Large US banks hostile to Bitcoin, threatened accounts, banned cryptocurrency transactions

We went undercover to try to open accounts with four of the largest US banks and let them know in advance that we would use the account to buy and sell bitcoin on Coinbase. The verdict is clear: personal accounts are at risk of being closed and accounts for cryptocurrency-related companies are completely banned. Here are some solutions.

We reached out to four leading U.S. banks and two credit unions to determine if they were receptive to doing business with cryptocurrency users. As a customer, we tried to open an account for depositing wages earned in Bitcoin, which was converted through Coinbase. We then asked whether the account was threatened with closure due to the risk management guidelines of the individual banks.

We then investigated the possibility of opening an account for a fictional Seattle-based company, CryptoMedia. The company sometimes sent and received payments in Bitcoin, but wasn’t directly involved with crypto.

US bank

Of the six banks we visited, the US bank was the most hostile to opening an account dealing with cryptocurrency. The junior banker was unable or unwilling to answer more sophisticated questions about the bank’s risk management policies.

Immediately after mentioning the cryptocurrency, the banker escalated the problem to management. A few phone calls later, the banker stated that opening a personal account that interacts with a cryptocurrency exchange would mark the account as high risk and put it at a “significant” risk of closure.

Any remote cryptocurrency business is strictly prohibited due to the bank’s policies. This means that mining, media, and even marketing companies cannot open an account with the US Bank.

At least four other customers said they closed their accounts after the US bank found these customers were involved in the cryptocurrency.

Bank of America

Bank of America was most helpful in answering questions about opening an account that would interact with crypto. The bank escalated the problem to upper management and had questions answered personally by a branch manager. Unlike other bankers we spoke to, this manager had a much more nuanced understanding of the regulations that governed the bank.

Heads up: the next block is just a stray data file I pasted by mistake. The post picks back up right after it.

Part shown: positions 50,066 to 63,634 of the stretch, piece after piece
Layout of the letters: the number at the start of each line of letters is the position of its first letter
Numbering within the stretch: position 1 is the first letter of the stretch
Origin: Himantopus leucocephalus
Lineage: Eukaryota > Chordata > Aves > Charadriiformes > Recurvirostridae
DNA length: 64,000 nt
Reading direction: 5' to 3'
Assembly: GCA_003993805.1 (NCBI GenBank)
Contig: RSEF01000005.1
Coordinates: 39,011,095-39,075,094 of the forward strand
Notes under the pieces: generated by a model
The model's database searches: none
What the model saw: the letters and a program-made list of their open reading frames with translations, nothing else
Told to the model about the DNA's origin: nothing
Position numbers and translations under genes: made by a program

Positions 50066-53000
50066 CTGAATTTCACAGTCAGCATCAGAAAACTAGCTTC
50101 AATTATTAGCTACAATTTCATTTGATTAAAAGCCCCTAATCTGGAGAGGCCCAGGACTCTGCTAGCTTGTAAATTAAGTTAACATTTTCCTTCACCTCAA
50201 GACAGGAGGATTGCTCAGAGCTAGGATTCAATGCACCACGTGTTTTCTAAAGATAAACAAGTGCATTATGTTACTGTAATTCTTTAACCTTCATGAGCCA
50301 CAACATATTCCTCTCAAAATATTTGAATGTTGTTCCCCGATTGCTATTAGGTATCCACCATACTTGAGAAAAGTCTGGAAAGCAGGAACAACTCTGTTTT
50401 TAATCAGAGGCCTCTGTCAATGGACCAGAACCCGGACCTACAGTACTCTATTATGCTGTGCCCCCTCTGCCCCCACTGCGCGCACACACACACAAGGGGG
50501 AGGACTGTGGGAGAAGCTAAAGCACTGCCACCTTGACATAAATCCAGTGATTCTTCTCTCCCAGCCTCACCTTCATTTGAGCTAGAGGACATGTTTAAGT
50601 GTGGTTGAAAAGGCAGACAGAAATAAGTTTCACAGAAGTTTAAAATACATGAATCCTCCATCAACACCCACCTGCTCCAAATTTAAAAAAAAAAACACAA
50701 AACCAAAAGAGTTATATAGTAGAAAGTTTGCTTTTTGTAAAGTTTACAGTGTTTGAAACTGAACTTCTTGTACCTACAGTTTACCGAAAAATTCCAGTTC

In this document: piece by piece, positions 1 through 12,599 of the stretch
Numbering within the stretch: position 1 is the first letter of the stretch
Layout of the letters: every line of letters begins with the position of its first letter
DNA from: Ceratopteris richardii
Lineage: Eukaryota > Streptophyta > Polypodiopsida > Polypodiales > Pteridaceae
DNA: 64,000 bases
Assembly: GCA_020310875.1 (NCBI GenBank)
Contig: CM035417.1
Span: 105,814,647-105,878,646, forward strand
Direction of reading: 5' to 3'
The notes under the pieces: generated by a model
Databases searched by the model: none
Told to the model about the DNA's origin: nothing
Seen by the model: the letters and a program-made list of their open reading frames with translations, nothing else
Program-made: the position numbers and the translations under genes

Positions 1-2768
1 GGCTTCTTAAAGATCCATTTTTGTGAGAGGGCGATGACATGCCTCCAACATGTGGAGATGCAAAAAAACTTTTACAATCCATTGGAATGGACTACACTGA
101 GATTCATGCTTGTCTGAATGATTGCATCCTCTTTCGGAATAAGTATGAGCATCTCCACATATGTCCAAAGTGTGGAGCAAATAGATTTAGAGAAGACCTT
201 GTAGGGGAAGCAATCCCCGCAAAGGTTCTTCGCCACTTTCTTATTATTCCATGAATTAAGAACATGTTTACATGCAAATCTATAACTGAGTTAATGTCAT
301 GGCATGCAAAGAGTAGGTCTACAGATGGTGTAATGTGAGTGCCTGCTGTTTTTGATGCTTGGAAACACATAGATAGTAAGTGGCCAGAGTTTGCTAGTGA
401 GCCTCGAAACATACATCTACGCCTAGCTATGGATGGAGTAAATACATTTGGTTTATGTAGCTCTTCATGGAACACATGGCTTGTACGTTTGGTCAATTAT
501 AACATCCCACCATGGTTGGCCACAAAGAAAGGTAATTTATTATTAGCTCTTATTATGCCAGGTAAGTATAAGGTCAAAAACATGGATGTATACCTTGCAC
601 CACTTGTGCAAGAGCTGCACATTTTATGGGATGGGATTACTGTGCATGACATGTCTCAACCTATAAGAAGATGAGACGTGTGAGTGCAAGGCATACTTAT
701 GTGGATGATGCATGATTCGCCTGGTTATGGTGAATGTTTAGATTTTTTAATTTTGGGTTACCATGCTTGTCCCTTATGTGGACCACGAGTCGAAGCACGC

Initially, inquiries about the risk of account closure were forwarded to three different risk management departments during the meeting. The calls lasted over an hour and all three gave inconclusive results. The manager has published the following documents relating to the bank’s internal compliance guidelines as follows:

“Cryptocurrency exchanges or digital currency exchanges (DCE) are companies with which customers can exchange cryptocurrencies, virtual or digital currencies, for other assets.

“Cryptocurrencies have inherent risks, including speculative and volatile assets. Cryptocurrency transactions can experience a lack of transparency in the end-to-end movement of funds. “

Keywords identifying an account as high risk:

  • Cryptocurrency
  • Virtual currency
  • Digital currency
  • Bitcoin
  • ether
  • XRP
  • Blockchain
  • Digital gold currency

“Do not open accounts for cryptocurrency exchanges or companies whose primary business is trading or investing in cryptocurrency, virtual currency or digital currency, whether as an agent or principal.”

Even after the problem escalated, the manager was unable to confirm that the personal account would not be closed. Instead, the banker recommended opening an account with a smaller bank and then transferring money to break the link between the cryptocurrency exchange and the account, reducing the risk of account closure.

Bank of America’s stance was in line with customer reports of account closings. We have identified five cases where a customer reported that their account was closed for interacting with cryptocurrency.

Wells Fargo

Initially, the deputy branch manager said Wells Fargo would not open a personal account that has any connection with the cryptocurrency. However, under pressure, the banker escalated the problem to upper management for clarification.